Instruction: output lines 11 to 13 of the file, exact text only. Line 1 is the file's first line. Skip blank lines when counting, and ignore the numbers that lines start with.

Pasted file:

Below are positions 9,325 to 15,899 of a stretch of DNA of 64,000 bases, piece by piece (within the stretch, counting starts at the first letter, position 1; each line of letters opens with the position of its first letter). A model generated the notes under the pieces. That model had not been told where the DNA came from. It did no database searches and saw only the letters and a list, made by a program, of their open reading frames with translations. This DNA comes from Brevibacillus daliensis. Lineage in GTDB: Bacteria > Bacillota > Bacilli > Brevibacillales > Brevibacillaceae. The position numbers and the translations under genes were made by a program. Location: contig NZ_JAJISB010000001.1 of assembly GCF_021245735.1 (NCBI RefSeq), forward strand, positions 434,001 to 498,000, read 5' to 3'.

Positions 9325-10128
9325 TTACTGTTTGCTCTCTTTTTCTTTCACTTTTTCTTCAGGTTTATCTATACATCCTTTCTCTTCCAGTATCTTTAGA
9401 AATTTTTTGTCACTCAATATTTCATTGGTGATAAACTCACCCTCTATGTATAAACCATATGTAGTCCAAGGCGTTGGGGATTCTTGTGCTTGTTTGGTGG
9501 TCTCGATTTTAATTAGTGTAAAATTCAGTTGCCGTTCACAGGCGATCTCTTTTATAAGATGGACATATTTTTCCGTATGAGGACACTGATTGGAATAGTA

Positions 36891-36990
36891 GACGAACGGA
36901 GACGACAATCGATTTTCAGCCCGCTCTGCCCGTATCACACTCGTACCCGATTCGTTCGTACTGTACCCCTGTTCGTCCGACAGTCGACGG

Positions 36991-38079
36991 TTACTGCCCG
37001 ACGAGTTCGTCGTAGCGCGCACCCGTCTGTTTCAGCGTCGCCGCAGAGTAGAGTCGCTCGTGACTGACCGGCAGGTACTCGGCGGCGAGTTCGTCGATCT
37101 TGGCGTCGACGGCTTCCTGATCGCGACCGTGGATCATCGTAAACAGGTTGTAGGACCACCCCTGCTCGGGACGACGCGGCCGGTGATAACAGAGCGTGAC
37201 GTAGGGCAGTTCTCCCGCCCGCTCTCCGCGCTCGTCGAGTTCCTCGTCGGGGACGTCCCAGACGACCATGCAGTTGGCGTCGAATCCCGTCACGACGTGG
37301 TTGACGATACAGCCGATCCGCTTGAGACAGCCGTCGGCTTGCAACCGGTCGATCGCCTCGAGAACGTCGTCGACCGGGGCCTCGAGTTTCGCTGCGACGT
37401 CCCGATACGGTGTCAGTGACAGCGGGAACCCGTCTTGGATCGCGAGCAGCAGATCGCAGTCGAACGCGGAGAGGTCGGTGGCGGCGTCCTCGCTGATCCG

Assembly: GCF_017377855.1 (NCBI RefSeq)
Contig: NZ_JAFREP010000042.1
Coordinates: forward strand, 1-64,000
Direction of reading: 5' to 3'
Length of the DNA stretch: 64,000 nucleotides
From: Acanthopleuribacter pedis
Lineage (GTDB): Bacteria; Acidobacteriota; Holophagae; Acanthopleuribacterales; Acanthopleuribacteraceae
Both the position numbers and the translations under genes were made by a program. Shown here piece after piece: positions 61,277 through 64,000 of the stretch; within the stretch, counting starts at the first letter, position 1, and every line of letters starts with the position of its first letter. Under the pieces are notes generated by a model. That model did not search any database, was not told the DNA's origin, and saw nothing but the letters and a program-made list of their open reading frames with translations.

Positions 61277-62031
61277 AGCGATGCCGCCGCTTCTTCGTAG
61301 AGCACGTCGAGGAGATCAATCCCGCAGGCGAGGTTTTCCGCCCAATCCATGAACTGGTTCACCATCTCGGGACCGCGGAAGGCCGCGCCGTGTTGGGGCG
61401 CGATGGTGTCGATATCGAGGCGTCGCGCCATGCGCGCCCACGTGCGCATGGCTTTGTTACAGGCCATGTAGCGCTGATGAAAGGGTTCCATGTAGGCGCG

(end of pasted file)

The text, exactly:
37001 ACGAGTTCGTCGTAGCGCGCACCCGTCTGTTTCAGCGTCGCCGCAGAGTAGAGTCGCTCGTGACTGACCGGCAGGTACTCGGCGGCGAGTTCGTCGATCT
37101 TGGCGTCGACGGCTTCCTGATCGCGACCGTGGATCATCGTAAACAGGTTGTAGGACCACCCCTGCTCGGGACGACGCGGCCGGTGATAACAGAGCGTGAC
37201 GTAGGGCAGTTCTCCCGCCCGCTCTCCGCGCTCGTCGAGTTCCTCGTCGGGGACGTCCCAGACGACCATGCAGTTGGCGTCGAATCCCGTCACGACGTGG